Doreen Jordan thrives on big challenges. So when the Auburn mother of two and self-professed “crafter” decided to create a life-size, three-dimensional stained-glass man, no one doubted her resolve.

“Doreen attempted something very courageous; it’s the sort of project that’s a leap of faith,” says Maine Art Glass Studio co-owner and instructor Nel Bernard. “None of us had ever attempted anything of that size before, and Doreen thought it out extremely well. We are all very proud of her and think that she did an absolutely amazing job on this.”

The lighted 6-foot-3 piece dubbed “Farmer Jim” took Doreen 4½ years to complete. Weighing 70 pounds, it stands behind a small wooden wagon. It was that wagon that first gave her the idea to construct such a grandiose sculpture. For years she looked out her front window and, seeing the wagon in her yard, thought something needed to be pushing it; she just had to figure out what.

She conceptualized the design and construction materials. Convincing her brother to be wrapped in a form-fitting cast to create the mold and basic structure for “Farmer Jim,” Doreen promised she’d name the sculpture after him, a part of the bargain. “I even gave him my brother’s green eyes,” she said with a smile.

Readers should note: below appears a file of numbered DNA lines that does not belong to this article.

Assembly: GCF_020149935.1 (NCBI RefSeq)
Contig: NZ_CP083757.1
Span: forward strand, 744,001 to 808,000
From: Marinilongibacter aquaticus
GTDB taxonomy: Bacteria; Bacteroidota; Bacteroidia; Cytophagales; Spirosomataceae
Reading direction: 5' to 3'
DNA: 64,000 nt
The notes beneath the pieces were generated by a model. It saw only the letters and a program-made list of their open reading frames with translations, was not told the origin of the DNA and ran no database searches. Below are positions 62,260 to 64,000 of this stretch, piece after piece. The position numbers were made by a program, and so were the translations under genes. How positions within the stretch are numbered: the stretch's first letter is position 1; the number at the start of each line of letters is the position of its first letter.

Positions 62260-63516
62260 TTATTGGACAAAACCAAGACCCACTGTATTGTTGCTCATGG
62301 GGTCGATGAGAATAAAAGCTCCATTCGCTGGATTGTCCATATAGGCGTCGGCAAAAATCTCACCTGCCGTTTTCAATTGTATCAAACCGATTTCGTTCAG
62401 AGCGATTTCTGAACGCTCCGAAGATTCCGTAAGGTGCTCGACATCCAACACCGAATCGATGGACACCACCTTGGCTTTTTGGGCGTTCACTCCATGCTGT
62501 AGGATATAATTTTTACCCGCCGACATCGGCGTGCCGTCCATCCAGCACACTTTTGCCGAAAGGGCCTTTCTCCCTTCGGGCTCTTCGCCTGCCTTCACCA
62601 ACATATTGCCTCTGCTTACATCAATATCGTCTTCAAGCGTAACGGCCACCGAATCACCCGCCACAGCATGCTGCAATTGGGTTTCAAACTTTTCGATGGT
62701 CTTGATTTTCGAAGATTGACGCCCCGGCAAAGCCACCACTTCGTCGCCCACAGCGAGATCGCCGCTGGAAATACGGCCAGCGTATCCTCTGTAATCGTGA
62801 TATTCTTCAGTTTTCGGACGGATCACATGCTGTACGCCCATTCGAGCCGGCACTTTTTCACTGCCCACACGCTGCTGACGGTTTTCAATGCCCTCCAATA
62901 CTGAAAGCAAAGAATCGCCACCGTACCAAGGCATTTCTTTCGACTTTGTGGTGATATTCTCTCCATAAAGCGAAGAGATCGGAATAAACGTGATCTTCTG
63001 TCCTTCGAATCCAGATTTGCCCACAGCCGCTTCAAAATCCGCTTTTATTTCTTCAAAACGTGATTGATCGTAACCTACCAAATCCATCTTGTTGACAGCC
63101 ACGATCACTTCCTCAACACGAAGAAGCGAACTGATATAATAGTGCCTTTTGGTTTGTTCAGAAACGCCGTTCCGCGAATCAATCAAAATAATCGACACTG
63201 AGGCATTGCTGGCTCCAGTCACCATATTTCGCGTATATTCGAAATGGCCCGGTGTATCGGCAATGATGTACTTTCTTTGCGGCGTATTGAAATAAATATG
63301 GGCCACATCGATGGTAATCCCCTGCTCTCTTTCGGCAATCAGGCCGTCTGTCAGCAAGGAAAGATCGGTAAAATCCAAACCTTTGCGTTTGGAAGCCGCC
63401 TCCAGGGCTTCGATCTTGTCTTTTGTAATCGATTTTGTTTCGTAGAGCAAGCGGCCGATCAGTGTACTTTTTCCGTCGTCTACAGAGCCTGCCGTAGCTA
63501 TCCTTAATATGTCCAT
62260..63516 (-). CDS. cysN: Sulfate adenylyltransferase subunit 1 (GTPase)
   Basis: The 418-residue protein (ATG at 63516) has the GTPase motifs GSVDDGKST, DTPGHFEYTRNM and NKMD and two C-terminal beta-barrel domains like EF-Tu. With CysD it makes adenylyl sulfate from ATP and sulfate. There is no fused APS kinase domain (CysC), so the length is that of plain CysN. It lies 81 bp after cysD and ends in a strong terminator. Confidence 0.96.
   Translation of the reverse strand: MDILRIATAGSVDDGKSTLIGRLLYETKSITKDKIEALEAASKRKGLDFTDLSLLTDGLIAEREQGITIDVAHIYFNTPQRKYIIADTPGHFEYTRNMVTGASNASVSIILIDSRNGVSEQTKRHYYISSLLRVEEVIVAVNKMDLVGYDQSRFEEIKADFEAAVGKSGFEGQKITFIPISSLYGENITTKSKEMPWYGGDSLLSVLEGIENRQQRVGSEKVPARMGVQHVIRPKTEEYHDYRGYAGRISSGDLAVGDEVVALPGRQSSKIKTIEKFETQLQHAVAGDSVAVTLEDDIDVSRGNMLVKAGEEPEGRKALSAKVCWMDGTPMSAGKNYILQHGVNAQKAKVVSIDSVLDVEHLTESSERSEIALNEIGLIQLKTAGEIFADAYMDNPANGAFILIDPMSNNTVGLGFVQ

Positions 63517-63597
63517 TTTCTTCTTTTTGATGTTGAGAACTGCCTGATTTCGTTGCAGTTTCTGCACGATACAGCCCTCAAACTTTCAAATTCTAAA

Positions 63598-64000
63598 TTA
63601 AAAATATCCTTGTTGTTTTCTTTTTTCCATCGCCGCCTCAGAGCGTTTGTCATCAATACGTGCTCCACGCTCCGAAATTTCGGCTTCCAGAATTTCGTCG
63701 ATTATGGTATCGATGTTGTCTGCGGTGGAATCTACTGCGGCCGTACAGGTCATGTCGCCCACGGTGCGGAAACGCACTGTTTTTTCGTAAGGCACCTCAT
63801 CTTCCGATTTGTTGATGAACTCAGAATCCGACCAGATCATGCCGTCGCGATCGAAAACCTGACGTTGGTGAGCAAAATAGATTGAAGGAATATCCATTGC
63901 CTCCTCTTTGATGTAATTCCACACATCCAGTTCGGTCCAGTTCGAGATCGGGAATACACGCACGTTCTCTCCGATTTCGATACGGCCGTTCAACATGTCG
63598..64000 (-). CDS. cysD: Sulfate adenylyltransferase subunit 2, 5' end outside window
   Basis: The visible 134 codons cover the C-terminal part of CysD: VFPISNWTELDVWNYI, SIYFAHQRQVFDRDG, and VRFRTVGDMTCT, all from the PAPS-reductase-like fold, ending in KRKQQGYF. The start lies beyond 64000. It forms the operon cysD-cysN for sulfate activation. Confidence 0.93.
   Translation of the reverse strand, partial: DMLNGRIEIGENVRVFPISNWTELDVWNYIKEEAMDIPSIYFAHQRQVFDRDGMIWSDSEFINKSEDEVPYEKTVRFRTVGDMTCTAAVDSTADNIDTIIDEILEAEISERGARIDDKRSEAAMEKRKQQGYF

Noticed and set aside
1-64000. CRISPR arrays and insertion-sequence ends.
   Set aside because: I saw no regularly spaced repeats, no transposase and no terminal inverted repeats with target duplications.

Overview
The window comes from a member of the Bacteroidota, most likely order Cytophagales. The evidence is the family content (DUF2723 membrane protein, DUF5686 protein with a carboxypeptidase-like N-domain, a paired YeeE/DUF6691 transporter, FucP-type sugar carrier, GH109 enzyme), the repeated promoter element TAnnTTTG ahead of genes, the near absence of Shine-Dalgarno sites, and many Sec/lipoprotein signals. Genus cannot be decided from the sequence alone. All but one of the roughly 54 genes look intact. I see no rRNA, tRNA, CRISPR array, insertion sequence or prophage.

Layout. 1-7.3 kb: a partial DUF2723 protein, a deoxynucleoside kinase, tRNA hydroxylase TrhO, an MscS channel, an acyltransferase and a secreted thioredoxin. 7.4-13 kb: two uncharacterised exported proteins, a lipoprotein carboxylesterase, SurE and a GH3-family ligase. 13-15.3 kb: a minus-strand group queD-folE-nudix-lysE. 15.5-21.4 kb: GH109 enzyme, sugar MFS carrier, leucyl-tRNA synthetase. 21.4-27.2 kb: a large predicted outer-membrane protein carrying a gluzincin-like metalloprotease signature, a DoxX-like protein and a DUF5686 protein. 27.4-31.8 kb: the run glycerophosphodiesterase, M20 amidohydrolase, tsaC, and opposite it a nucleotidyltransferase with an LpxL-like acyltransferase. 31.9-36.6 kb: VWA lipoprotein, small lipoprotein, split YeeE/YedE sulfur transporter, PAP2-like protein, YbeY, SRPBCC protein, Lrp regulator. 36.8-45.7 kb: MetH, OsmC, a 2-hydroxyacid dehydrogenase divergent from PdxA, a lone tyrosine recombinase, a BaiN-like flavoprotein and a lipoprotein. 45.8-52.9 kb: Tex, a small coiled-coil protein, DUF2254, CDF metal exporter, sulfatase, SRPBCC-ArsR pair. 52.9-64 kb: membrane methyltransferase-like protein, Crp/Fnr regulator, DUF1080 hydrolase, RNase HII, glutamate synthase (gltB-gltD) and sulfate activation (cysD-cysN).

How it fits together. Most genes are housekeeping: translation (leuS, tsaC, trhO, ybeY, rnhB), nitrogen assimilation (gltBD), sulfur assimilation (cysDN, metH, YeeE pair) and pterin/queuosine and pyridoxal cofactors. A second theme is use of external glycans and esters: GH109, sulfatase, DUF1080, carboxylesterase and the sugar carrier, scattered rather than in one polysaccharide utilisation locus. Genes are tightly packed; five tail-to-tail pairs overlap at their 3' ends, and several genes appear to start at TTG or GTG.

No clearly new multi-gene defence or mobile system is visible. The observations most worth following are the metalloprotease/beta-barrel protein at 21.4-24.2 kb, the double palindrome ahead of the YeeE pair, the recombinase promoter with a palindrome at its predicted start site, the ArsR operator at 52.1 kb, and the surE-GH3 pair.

Hours of painstakingly cutting and rearranging pieces of cut, ground, foiled and soldered glass to fit “just right” took patience.

“A lot of times I’d come into the studio to work, and I’d work six hours and only get six pieces done,” she said, “but you do what you have to do. It’s one piece at a time, one piece closer, and that’s how you have to look at it.”

She finished the head, feet, arms and legs first, and began the process of putting the pieces together. She credits her husband for helping to figure out the framing and support system of “Farmer Jim,” an internal construction of copper tubing ½ to ¾ of an inch thick as well as copper wire used to hold pieces in place. After that, it was a little like putting a puzzle together.

“When he was lying down, all the pieces matched up really well,” Doreen recalled, “but then when I attached pieces on the frame, they didn’t align and I had to take big pieces off. It was just guesswork and putting it up, wiring it, taking pieces out and putting new pieces in.” Hardest of all was attaching the arms at the armpit, which she struggled to get at the correct angle.

When only “Farmer Jim’s” back was left to be finished, Doreen installed nine lights, all selected for their differing gradients, into the hollow body to illuminate her art.

“I’d like to see him in a museum,” she says while admiring her work. “But the plan is to put him in my front lawn. He’s really cool and I’d just like him to be able to be seen.”

Next on the agenda? A stained glass wife, dog and horse to accompany Farmer Jim, a regular farmyard menagerie.

It took Doreen Jordan 4½ years to complete her stained-glass sculpture named “Farmer Jim.” There will be an open house from 7 to 9 p.m. Friday, Oct. 16, at the Maine Art Glass Studio in Lisbon Falls.


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